Abbas Willing to Talk to Netanyahu

After refusing to talk to Israel for three years, Abbas caves in to pressure from Kerry, agrees to meet Prime Minister Binyamin Netanyahu.

Elad Benari ,

PM Netanyahu, PA Chairman Abbas (archive)
PM Netanyahu, PA Chairman Abbas (archive)
Israel news photo: Flash 90

After refusing to talk to Israel for three years, Palestinian Authority Chairman Mahmoud Abbas has caved in to pressure from U.S. Secretary of State John Kerry and has agreed to meet Prime Minister Binyamin Netanyahu.

Channel 2 News reported on Monday that Abbas has told his associates that he would be willing to meet Netanyahu, but for a limited time period in order to test the seriousness of the Prime Minister’s intentions to reach a peace agreement.

Abbas said, according to Channel 2, that if Netanyahu does not present serious proposals in the upcoming talks, he will announce that the PA cannot continue to function when there is a political stalemate and will again unilaterally turn to the United Nations.

Since 2010, Abbas has refused to directly talk to Netanyahu, insisting instead on a full construction freeze in Judea and Samaria as one of his endless preconditions for negotiations with Israel. A previous 10-month freeze failed to lure Abbas to the negotiating table; he agreed to talk shortly before the freeze was scheduled to end, but broke off talks immediately when it was not extended.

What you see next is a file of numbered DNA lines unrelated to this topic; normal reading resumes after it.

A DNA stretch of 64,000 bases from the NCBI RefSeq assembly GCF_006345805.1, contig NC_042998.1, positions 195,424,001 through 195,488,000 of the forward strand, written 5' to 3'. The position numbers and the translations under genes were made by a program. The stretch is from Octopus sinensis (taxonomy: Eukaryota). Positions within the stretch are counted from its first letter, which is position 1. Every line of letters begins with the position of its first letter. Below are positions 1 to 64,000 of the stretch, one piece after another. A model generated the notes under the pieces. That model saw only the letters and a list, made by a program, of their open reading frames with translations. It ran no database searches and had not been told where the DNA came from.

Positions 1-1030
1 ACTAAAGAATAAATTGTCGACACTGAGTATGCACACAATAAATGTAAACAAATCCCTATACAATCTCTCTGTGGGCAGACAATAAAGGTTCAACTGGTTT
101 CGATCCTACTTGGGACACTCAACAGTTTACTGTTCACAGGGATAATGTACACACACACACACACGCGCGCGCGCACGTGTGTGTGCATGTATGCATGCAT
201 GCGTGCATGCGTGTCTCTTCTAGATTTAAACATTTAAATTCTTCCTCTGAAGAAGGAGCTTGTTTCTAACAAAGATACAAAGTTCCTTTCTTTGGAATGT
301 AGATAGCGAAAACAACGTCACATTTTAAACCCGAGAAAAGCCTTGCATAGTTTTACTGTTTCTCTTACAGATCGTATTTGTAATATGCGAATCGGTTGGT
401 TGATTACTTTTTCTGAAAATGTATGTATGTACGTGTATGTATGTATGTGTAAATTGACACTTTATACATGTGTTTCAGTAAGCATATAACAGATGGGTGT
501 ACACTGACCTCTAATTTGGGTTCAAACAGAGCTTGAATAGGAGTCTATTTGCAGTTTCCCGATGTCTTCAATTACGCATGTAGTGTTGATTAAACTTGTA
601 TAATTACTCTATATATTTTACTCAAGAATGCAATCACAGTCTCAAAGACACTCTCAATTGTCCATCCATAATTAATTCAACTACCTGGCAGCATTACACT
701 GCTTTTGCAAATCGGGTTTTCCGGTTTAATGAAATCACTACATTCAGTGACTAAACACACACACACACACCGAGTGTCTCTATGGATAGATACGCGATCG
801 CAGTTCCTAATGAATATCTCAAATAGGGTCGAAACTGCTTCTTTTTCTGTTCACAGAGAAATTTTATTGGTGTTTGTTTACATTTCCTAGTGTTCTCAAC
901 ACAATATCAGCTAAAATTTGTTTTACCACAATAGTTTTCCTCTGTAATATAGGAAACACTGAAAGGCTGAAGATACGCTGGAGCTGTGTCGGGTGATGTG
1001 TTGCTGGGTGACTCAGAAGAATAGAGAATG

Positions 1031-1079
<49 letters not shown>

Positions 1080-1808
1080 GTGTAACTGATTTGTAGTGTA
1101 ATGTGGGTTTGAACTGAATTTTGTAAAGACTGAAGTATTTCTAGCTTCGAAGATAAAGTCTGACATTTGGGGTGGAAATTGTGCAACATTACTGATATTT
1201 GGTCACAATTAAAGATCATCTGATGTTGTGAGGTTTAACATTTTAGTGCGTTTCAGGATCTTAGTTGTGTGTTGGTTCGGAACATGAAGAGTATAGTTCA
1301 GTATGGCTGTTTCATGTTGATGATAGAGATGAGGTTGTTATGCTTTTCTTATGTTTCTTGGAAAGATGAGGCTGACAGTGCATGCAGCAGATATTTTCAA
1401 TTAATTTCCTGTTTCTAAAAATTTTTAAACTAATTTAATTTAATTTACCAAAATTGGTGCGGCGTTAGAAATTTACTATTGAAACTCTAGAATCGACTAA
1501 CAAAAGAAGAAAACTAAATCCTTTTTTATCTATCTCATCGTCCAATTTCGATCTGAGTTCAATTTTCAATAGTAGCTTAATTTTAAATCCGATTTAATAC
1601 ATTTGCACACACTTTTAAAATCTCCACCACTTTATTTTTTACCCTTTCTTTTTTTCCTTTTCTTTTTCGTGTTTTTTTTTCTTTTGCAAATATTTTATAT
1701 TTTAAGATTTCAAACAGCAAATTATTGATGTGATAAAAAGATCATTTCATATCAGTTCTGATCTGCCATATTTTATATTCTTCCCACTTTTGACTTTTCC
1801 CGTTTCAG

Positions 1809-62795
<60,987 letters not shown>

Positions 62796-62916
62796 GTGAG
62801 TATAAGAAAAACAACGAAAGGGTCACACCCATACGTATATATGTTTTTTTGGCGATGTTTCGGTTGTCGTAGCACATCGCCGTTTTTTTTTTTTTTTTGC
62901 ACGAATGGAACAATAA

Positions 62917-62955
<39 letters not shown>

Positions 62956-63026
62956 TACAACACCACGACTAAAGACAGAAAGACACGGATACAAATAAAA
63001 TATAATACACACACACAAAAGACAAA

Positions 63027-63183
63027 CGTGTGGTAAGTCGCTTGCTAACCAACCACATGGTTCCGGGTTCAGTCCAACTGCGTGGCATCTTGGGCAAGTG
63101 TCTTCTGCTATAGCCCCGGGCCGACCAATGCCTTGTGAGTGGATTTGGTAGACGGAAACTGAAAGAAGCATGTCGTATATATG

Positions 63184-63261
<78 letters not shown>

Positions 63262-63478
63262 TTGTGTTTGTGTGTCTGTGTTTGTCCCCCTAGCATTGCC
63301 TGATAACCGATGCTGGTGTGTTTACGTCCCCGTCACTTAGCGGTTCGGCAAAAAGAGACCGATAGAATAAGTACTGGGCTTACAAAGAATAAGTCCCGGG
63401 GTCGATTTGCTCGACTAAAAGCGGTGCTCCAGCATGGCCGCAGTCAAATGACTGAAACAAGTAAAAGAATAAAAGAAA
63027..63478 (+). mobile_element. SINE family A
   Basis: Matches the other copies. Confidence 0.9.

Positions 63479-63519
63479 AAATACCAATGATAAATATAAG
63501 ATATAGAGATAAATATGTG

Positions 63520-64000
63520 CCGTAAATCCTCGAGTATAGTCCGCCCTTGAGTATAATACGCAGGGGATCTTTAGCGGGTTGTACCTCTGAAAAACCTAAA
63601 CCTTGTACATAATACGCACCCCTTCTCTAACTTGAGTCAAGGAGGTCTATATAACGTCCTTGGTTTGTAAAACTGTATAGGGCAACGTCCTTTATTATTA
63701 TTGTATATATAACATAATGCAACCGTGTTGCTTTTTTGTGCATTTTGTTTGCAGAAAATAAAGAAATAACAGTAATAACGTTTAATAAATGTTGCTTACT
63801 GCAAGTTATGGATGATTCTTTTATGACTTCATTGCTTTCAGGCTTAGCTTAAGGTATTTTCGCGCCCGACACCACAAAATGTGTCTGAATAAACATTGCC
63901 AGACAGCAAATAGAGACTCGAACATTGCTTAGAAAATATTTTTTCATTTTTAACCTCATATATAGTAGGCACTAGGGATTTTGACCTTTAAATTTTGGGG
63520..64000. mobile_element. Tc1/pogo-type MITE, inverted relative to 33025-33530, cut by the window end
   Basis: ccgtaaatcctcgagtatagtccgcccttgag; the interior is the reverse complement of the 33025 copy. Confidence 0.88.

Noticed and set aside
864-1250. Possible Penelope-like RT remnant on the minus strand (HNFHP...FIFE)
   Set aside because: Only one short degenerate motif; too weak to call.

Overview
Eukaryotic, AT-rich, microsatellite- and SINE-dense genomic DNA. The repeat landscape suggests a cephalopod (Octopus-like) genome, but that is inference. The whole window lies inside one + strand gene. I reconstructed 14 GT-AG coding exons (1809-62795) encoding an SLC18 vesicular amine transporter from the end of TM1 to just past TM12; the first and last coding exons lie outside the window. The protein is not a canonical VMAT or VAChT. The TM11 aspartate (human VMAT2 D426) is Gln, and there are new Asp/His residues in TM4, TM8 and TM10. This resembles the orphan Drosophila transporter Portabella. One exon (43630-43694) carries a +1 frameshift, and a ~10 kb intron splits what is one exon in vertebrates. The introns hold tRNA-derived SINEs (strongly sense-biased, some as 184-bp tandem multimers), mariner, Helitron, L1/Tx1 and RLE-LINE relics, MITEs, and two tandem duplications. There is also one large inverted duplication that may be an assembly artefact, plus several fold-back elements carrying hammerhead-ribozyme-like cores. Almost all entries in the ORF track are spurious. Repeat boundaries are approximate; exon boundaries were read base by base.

Last week Abbas said he supports Kerry's efforts to revive peace talks with Israel. Kerry will return to the Middle East on Thursday, with a stop in Jordan before making his fifth visit to meet Israeli and PA leaders.

In recent weeks, Kerry has been pushing the sides to resume peace talks, and recent reports indicated that he has proposed that Israel freeze construction east of the 1949 armistice line so the talks can resume.

Last week, Housing Minister Uri Ariel confirmed that Prime Minister Netanyahu had ordered him to freeze construction bids in Judea, Samaria and eastern Jerusalem.

Netanyahu has consistently called on Abbas to return to the negotiating table without preconditions. Last week he told The Washington Post, “If Secretary Kerry, whose efforts we support, were to pitch a tent halfway between here and Ramallah — that’s 15 minutes away driving time — I’m in it, I’m in the tent. And I’m committed to stay in the tent and negotiate for as long as it takes to work out a solution of peace and security between us and the Palestinians.”

Netanyahu has emphasized that Israel wants peace, but it is not willing to sacrifice its security for it.